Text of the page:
The menu design for the series is pretty good overall with the character artwork along the left having a vibrant feeling, the logo along the right brings some balance. The first disc uses the Shinobu artwork from the front cover while the second disc uses the group artwork from the back cover, giving each its own feeling and tone. The navigation is kept along the bottom where it tiers upwards as you make selections, though they’re all just a little too small and thin. The text is white on varied color backgrounds depending on the disc and it’s easy enough to read overall but could have used a little more definition. The navigation is easy to move though and the disc defaults to the Japanese language with dialogue only subtitles. It also has the option for dialogue+signs as well as the commentary track subtitles.

The extras are fairly standard fare here in that we get the new ending sequence in clean form as well as a look at the various promotional spots and TV commercials for the release.

Content: (please note that content portions of a review may contain spoilers)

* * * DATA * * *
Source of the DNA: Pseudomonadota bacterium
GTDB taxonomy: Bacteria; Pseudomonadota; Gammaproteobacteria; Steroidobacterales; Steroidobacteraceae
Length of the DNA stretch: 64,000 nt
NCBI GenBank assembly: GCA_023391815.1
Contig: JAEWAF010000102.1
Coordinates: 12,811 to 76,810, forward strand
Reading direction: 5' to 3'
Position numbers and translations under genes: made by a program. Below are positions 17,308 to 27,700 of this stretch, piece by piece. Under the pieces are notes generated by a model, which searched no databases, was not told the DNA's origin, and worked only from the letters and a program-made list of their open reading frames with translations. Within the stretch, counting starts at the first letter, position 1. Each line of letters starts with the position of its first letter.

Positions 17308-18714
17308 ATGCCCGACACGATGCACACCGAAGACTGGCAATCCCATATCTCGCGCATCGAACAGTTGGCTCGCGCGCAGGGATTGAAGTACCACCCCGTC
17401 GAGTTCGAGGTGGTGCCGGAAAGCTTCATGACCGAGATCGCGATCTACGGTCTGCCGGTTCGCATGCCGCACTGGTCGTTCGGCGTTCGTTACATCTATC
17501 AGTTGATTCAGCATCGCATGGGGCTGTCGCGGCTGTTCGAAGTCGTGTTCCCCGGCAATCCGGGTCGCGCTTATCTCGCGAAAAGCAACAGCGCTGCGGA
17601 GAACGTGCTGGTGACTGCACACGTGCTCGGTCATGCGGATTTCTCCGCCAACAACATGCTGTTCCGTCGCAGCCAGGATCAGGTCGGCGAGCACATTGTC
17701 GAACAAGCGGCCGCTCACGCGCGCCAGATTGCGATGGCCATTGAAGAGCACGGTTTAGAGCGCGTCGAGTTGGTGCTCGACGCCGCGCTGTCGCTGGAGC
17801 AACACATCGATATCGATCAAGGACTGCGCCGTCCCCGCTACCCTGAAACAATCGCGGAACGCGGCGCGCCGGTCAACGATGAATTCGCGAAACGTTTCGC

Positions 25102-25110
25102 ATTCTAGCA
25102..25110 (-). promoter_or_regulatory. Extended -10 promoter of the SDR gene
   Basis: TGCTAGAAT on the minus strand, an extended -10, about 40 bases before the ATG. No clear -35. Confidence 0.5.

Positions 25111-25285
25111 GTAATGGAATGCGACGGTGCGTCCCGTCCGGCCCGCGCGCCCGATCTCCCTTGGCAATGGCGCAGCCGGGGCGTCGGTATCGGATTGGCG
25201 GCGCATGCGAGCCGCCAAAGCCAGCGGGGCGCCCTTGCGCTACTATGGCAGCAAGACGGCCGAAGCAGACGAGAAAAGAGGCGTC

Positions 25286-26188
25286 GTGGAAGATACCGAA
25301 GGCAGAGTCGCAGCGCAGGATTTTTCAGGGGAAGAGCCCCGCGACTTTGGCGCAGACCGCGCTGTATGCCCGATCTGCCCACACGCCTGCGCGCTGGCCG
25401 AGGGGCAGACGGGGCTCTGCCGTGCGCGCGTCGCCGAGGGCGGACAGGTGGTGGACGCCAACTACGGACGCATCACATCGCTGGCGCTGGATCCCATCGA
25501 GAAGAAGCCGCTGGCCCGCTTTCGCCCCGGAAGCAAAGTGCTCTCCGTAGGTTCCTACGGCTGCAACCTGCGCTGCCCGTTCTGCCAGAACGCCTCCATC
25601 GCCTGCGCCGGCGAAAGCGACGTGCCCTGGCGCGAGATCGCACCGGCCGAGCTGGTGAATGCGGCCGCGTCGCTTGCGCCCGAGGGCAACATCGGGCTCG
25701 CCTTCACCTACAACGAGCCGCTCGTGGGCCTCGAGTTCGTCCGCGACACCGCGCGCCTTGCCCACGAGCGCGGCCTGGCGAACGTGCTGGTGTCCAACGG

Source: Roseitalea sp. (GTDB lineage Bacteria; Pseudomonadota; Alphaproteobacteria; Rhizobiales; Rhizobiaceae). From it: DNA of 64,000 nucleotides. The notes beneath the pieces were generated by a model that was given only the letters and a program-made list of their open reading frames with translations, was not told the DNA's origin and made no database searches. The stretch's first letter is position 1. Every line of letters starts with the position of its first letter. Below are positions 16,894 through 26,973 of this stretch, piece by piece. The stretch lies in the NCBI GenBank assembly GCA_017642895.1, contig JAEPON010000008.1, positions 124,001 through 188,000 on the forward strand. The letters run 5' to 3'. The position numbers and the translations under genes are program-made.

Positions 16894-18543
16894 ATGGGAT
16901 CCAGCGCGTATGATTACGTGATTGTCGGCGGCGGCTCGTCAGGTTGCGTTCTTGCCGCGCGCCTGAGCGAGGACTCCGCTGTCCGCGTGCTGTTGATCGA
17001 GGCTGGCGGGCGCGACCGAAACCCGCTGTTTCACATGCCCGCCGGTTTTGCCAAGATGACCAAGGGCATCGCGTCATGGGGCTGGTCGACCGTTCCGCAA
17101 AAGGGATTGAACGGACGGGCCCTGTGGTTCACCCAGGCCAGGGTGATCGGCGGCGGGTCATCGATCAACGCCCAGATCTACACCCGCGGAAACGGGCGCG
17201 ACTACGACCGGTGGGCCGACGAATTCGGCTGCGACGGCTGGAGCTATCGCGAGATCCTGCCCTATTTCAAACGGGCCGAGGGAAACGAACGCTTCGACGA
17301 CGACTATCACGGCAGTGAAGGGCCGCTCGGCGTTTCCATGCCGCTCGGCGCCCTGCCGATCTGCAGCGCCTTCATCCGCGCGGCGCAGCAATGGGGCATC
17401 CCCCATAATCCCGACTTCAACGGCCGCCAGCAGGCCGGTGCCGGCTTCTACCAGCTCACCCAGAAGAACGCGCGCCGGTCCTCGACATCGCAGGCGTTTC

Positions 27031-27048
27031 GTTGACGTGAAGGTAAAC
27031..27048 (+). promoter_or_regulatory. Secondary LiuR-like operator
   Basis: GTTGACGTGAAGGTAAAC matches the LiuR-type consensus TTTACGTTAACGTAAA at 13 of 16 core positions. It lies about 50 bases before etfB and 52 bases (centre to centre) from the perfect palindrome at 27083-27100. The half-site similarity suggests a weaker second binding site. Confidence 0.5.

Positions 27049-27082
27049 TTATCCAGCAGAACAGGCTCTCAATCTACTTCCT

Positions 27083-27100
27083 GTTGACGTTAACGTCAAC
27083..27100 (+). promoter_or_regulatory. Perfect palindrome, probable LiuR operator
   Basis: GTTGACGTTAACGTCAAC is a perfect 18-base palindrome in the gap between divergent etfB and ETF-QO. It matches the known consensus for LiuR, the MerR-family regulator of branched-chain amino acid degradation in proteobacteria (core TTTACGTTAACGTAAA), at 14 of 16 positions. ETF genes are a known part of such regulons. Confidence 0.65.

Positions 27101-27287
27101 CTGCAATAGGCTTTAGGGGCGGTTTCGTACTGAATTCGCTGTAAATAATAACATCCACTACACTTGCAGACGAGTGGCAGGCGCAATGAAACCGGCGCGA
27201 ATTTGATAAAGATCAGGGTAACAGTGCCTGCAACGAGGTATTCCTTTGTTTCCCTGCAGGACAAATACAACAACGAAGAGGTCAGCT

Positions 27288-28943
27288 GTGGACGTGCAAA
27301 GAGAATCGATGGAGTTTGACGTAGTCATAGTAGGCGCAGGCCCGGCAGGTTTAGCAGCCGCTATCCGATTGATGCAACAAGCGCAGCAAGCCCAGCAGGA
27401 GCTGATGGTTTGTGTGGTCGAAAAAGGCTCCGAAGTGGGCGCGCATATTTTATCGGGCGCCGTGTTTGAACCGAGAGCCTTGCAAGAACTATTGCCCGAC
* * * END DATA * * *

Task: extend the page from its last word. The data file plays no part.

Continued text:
My conflicted feelings with this series continue as I know that in its own way, the release pattern works for the content itself, but I also find myself wanting all of it right now so that I can soak it up and savor it. With these four episode arcs, it’s distilled down to a particular formula and pattern to be sure with how the stories unfold, but each arc offers things that work in ways that you don’t expect. I certainly wasn’t expecting much with episodes that deal with Mayoi, but the previous arc really did some fantastic stuff on changing the past, the fallout from it and drawing Koyomi and Shinobu closer together than they were before. With her being a smaller part of the show way back in the early days, seeing her more involved now is still unsettling, but certainly welcome.